“He had more talent than all of them,” said Scout.com recruiting analyst Bill Greene. “It’s unbelievable how good he was. ... If he did everything in high school that he should have, he would have been a Big Ten starter for three years and he’d be working on an NFL career right now.”
Alexander didn’t make it through a semester at the University of Toledo.
He spent three years, however, in the Lorain Correctional Institute.
“I went in prison young,” said Alexander, who was 19 when he started his sentence. “You go in prison and you see all this potential lost on the world in there. The other guys in there know, too.”
By the time Alexander started serving his three-year sentence for drug possession, another heralded member of the Class of 2007 — Kendall Washington — already was in the same Lorain prison.
Washington was dismissed from the West Virginia football team in 2008 and arrested two months later for aggravated burglary, robbery and felonious assault.
“Kendall was in there and would play flag football during recreation time,” Alexander said. “He was all over the field.”
Washington spent four years at Lorain before being released. Within a year, he was back in prison. He was sentenced in January for another aggravated robbery, felonious assault and a gun specification. He won’t be released until 2021.
Alexander has been out of prison since April. He is trying to turn his life around. He has worked his way to becoming a franchisee of a cleaning business, Anago Cleaning Service.
He looks back on the last seven years of his life and doesn’t hesitate on what he did wrong.
“I never would have left college,” Alexander said.
Because his combination of grades and test scores did not meet NCAA requirements, Alexander was a Proposition 48 student at Toledo. It is an NCAA rule that allows nonqualifiers to pay their own way through school for a season, prove that they can do the class work and then that university can put the athletes on scholarship. But Prop 48 players can’t work out with the football team, and that helped Alexander quickly lose interest in college.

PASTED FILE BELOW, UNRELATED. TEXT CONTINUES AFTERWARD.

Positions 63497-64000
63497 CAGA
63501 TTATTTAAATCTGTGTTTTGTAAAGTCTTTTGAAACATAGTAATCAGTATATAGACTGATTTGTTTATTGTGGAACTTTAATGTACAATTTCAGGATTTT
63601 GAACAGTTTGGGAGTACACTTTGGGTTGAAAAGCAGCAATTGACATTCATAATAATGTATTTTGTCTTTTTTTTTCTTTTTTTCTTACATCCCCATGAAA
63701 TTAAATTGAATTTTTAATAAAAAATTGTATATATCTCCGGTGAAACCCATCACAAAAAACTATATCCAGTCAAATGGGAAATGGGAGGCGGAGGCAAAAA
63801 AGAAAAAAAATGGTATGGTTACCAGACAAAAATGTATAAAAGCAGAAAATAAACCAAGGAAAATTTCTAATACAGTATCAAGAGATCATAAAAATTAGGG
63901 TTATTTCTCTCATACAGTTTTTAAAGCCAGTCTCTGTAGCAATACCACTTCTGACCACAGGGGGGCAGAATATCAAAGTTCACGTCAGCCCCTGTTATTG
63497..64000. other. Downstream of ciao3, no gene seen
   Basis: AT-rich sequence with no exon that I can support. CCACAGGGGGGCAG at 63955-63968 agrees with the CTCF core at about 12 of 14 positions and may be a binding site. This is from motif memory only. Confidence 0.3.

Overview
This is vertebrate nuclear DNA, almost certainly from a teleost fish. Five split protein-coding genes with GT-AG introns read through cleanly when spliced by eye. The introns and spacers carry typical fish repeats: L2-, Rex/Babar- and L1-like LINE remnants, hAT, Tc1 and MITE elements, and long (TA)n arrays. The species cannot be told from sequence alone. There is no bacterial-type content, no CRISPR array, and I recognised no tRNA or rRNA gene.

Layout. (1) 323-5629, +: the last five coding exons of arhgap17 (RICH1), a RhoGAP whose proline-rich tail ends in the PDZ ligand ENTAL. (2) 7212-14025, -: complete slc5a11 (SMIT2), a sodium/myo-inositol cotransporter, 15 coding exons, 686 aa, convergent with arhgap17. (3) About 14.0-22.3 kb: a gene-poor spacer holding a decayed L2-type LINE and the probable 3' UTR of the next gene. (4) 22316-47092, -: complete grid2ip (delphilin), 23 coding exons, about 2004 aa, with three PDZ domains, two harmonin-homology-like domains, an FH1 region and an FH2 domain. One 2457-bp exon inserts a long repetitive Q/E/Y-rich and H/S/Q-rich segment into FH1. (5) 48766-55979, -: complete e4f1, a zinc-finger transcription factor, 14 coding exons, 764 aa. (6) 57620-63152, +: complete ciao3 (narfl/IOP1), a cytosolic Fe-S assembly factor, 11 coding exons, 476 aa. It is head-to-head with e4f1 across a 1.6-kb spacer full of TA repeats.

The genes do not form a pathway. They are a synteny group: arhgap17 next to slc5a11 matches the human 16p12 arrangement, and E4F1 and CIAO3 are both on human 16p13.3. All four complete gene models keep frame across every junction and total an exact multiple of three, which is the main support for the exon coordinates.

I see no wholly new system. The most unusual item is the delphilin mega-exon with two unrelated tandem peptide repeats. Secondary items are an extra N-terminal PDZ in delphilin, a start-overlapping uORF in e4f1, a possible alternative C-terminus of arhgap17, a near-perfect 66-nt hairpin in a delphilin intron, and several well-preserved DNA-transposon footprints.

Page 3 of 6 - Impatient and looking for a way to make easy money, Alexander found a “life on the streets,” and started making the terrible decisions that landed him in prison.
“I didn’t want to do the school side of school,” Alexander said. “I remember when my uncle, Chris Freeman, took me to school he told me on the way there, ‘College is what you make of it. If you want it to be boring, it will be boring.’ He told me that freshman year was the biggest year of my life. It can make or break me.”
Truer words never were spoken to Alexander.
Why do some kids make it and some don’t?
That is a question Owens has asked himself many times. This offseason, he and his coaching staff researched every player who signed to play at Ashland over the last nine years. Then they rated those players as a success on the field, off the field and in the classroom.
Ashland’s coaching staff looked at the traits of those who were a success in all three areas. The perfect Ashland recruit, according to the data the staff collected, comes from a parochial or rural school district, from a traditional two-parent home and middle-class socioeconomic status and majors in business, education or sports management with at least a 21 on his ACT.
“It’s harder and harder to find those kids, and especially harder to find the kids from traditional homes,” Owens said. “But there are exceptions to the rule. But you only have the time, resources and energy to take so many risks. If you take too many risks, you run out of time and resources and you’re going to get fired.